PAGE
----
Opinion

OPINION: From Rick Santorum to Beto O’Rourke, Federal Regulation Arbitrarily Criminalizes Candidates

Eric Wang Institute for Free Speech

The 2020 Democratic presidential primary has been notable not only for the multitude of declared candidates, but also for the others who may still run. But a vague Federal Election Commission regulation makes “testing the waters” a legal minefield for prospective candidates. A recently released FEC enforcement matter involving former senator and presidential candidate Rick Santorum illustrates the danger.

Federal law caps individual contributions to candidates at $2,800 per election and bans corporate contributions. Candidates must file FEC reports listing all of their contributors and vendors who have given or received more than $200.

The FEC’s “testing the waters” rule provides a limited exemption under which potential candidates may raise and spend money for exploring a run without having to report to the FEC. But all of those contributions must comply with the FEC rules if they become candidates. All pre-candidacy contributions and payments also become reportable after one becomes a candidate.

Although the FEC rule appears to be a shield, it often becomes a sword to investigate and punish candidates. If the FEC decides pre-candidacy activities were “for the purpose of” determining whether an individual should run, that can result in violations if they were not paid for or reported in accordance with FEC rules. However, the rule fails to clearly articulate which pre-candidacy activities are regulated.

More than 40 years ago, the U.S. Supreme Court held that a “for the purpose of” standard was unconstitutional. The court concluded an identically worded intent-based standard in the federal campaign finance statute was impermissibly vague. Under the standard, would-be speakers could not know what was legal and what was not. By continuing to rely on such a discredited regulatory standard in its testing the waters rule, the FEC may as well stand for the Flat Earth Commission.

In Santorum’s case, the FEC general counsel’s office recommended investigating expenses paid for by a nonprofit advocacy group led by Santorum for speeches he gave at the Iowa Freedom Summit and Conservative Political Action Conference in January and February of 2015. Santorum officially began “testing the waters” that April for a 2016 presidential bid. He did not account for the expenses related to his earlier speeches as part of pre-candidacy activities.

The general counsel’s memo conceded Santorum did not explicitly say he was considering running for president. Rather, the memo contended certain parts of his speeches “appear[ed]” to indicate and “allude” to such an intent. These interpretations were subjective, and reasonable minds could have understood Santorum’s statements differently. Further demonstrating the vagueness of the FEC rule, the general counsel’s office argued that “any activities [that] could be construed as ultimately benefiting a potential candidacy” could be regulated.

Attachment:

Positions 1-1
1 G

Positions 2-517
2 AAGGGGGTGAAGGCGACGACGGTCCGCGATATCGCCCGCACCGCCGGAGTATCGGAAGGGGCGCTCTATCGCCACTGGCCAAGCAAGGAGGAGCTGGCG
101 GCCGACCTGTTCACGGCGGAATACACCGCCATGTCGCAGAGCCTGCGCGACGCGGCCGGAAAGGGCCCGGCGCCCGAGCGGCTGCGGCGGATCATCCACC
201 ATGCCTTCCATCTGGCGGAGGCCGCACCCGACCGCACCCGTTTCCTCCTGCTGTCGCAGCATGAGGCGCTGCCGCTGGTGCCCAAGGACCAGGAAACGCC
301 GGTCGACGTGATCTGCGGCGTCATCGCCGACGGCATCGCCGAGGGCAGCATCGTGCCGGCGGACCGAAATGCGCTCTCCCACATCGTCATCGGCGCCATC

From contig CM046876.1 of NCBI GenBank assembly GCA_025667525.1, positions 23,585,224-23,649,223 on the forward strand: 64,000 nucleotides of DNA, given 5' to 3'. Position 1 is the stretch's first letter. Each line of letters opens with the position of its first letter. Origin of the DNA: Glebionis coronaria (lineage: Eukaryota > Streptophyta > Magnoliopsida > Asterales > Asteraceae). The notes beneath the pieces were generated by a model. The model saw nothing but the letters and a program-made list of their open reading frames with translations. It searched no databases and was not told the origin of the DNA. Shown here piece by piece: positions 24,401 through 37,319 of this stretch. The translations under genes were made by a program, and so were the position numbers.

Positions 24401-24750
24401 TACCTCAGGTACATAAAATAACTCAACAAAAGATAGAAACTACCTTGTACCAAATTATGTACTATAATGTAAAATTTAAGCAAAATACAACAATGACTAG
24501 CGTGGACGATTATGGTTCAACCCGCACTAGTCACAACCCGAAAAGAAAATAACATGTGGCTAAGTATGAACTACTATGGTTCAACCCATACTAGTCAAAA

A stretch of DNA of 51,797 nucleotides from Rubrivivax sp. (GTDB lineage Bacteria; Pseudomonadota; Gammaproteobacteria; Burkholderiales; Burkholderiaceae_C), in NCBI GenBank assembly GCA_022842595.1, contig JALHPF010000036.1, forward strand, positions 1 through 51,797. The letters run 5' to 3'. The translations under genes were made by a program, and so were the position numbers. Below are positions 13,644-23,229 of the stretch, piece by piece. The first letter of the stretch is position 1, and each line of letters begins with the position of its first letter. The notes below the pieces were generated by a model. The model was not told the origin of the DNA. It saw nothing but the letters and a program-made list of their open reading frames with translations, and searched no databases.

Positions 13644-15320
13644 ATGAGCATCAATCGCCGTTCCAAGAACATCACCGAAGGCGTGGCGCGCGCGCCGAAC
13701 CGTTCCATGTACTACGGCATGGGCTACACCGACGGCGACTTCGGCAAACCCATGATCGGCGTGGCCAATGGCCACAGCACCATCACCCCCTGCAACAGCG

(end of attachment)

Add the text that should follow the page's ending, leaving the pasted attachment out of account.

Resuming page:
Equally disturbing, one Democrat commissioner stated that “‘pre-pre-candidacy’ is not a thing.” In other words, at any time, everyone is either a regulated pre-candidate or a candidate. Under this logic, every school-aged child who is told that one day she too can become president is in trouble. Every dime that she spends or is spent on her behalf thereinafter may be subject to the FEC’s rules on pre-candidacy expenses if she eventually runs.

While this may seem like an extreme (but theoretically possible) outcome under the FEC rule, consider some recent examples.

After Beto O’Rourke lost the 2018 U.S. Senate race in Texas, he went on a well-publicized road trip. Many thought that he was considering a presidential run. Under the FEC’s “testing the waters” rule, O’Rourke would have to account for and report every dollar he spent for gas, mileage, and lodging if his journey of introspection “could be construed as ultimately” made “for the purpose of” deciding to run.

Former Starbucks Chairman and CEO Howard Schultz has long been mentioned as a potential presidential contender, even while he was still with the company. Under the FEC rule, if Schultz gets in the race, could Starbucks land in hot water for having made illegal corporate contributions to Schultz? After all, the FEC might conclude that expenses Starbucks paid in connection with Schultz running the company were “for the purpose of” deciding to run for president.

Running for office and making speeches before one runs for office — as Santorum did — are core First Amendment rights. The FEC’s “testing the waters” rule unconstitutionally burdens those rights. The rule makes it impossible to determine when candidates’ pre-candidacy activities are regulated and subjects them to arbitrary enforcement. The FEC should repeal this inherently vague and subjective regulation or replace it with clear standards.

Eric Wang is a political law attorney and senior fellow with the nonprofit Institute for Free Speech.


The views and opinions expressed in this commentary are those of the author and do not reflect the official position of The Daily Caller.